This is what a fruit-flavoured tea should taste like. The pineapple taste is distinctly present, but it doesn’t overwhelm the flavour of the tea, either. It would be hard to find a more perfectly balanced tea than this one.
This is a little lighter than other Dragonwells I’ve tried. If I have to choose a favourite green tea, this one would probably be it. It’s delicate, but requires less exacting treatment to get right than, say, some Japanese green teas. (Gyokuro, I’m looking at you.) Usually, I love the flavour of this. I’ve seen some of my Steepster friends describe Dragonwell as salty to the taste, and while I can sort of see where that reaction is coming from, it’s really not what I think of first, in relation to this dragonwell in particular. I find the flavour of this one subtle and complex, and while it’s not sweet as a Japanese green can be when you get it just exactly right, it’s not bitter, either, apart from a teensy bit of astringency lurking around the edges.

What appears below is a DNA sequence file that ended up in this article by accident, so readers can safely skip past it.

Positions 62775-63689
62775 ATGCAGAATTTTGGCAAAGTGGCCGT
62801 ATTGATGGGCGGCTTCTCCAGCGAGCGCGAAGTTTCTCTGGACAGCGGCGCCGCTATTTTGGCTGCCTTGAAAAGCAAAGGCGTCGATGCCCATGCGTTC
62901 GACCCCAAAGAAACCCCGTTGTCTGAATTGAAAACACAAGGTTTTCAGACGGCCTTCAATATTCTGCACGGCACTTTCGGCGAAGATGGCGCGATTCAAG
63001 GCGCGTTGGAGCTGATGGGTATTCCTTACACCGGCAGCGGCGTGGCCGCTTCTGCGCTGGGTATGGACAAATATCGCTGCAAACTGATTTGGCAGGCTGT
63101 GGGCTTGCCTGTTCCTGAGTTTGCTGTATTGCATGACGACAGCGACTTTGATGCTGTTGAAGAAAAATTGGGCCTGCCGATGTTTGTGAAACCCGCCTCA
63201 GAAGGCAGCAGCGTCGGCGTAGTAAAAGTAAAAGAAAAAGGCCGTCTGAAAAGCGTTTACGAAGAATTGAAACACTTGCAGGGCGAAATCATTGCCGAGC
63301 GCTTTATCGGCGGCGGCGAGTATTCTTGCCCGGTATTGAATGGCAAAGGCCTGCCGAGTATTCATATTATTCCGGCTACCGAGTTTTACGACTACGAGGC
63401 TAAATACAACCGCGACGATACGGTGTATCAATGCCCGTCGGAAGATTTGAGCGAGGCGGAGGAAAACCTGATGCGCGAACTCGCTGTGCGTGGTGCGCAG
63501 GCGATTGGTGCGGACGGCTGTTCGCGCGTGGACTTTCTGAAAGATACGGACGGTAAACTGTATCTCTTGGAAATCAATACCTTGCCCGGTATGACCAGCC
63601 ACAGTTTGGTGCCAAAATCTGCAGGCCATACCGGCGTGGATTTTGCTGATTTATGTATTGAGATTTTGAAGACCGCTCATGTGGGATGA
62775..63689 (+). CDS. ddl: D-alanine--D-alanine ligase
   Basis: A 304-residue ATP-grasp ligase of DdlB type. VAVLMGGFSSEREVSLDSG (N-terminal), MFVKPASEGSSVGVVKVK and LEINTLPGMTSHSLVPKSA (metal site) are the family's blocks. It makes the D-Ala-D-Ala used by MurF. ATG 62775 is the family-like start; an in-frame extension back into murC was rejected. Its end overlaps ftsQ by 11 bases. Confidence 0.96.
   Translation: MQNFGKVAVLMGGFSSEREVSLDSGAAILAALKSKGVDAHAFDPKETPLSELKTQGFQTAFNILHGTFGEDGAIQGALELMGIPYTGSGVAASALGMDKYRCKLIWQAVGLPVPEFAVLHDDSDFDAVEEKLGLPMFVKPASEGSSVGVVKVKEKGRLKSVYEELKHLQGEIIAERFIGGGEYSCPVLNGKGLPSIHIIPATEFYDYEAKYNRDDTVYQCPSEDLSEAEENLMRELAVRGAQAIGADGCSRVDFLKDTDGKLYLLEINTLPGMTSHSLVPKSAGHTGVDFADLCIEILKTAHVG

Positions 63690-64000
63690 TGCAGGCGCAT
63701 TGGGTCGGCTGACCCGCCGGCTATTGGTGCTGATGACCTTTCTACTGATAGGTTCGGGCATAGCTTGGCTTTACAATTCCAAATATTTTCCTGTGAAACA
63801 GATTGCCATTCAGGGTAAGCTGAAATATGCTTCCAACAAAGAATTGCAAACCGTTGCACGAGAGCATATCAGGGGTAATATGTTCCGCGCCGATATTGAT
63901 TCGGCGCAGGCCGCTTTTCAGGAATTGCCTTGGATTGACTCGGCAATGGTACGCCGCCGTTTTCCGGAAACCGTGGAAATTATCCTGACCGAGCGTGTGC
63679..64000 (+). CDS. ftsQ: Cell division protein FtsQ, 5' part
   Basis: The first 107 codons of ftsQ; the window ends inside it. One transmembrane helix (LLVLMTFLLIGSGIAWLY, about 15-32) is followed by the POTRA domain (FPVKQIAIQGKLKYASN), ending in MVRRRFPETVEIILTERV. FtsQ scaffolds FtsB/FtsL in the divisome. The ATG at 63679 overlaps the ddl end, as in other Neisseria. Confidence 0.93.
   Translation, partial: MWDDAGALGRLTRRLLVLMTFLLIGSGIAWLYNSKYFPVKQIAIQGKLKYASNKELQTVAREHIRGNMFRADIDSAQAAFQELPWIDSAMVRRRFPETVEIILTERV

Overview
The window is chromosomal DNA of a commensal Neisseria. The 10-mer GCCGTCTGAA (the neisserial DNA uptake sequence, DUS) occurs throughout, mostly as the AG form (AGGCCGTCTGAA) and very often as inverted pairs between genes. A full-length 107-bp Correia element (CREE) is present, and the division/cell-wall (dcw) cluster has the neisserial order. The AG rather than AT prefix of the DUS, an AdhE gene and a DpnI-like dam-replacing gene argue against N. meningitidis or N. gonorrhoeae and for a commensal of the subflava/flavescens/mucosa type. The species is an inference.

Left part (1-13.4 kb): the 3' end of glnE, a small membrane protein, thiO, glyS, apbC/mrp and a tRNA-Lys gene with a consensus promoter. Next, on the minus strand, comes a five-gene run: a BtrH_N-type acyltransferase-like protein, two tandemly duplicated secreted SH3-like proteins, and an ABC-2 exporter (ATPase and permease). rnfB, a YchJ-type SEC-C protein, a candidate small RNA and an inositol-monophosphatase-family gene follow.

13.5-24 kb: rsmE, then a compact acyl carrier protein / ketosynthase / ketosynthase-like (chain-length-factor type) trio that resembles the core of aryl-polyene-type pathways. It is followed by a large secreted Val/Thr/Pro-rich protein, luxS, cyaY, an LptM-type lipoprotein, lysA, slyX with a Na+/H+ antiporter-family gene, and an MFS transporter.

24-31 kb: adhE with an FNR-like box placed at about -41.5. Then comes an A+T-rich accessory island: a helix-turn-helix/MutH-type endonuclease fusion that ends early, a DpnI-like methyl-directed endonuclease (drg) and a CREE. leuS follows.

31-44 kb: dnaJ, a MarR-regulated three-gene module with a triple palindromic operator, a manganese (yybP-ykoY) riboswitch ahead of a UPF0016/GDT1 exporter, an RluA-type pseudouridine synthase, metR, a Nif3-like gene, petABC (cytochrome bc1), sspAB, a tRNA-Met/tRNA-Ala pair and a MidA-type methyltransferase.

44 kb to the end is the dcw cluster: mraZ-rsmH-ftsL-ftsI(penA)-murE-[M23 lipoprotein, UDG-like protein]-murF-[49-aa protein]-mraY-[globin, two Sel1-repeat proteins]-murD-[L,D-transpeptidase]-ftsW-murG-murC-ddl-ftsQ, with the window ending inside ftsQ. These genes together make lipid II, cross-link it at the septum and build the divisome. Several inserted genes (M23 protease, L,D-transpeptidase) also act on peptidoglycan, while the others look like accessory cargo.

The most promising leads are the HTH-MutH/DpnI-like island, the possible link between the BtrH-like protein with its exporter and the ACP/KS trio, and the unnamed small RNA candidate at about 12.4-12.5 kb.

Sadly, the flavour is dulled today. I’m getting towards the end of the packet and it looks like the leaves are starting to lose some of their flavour. It’s still good – but it can be so much better. I think I feel an order from the Tea Centre coming on…
Whoa, all these new features to play with! So many teas to add to my cupboard! And right when I don’t have loads of time to devote to all this! I know what I’ll be doing this weekend. In the meantime, have a tea review…
This tea is a really rare beast: a rooibos tea that I can drink happily. I didn’t mind the underlying taste of the rooibos, and that’s pretty much a first. It’s green rooibos, which I hadn’t had before, and perhaps that makes the difference. I liked the fruit flavour a lot. It was almost all in the aroma, but since it was present in the brewed tea and not just the dry leaves I breathed in that scent with every sip and the two blended really nicely in my mouth.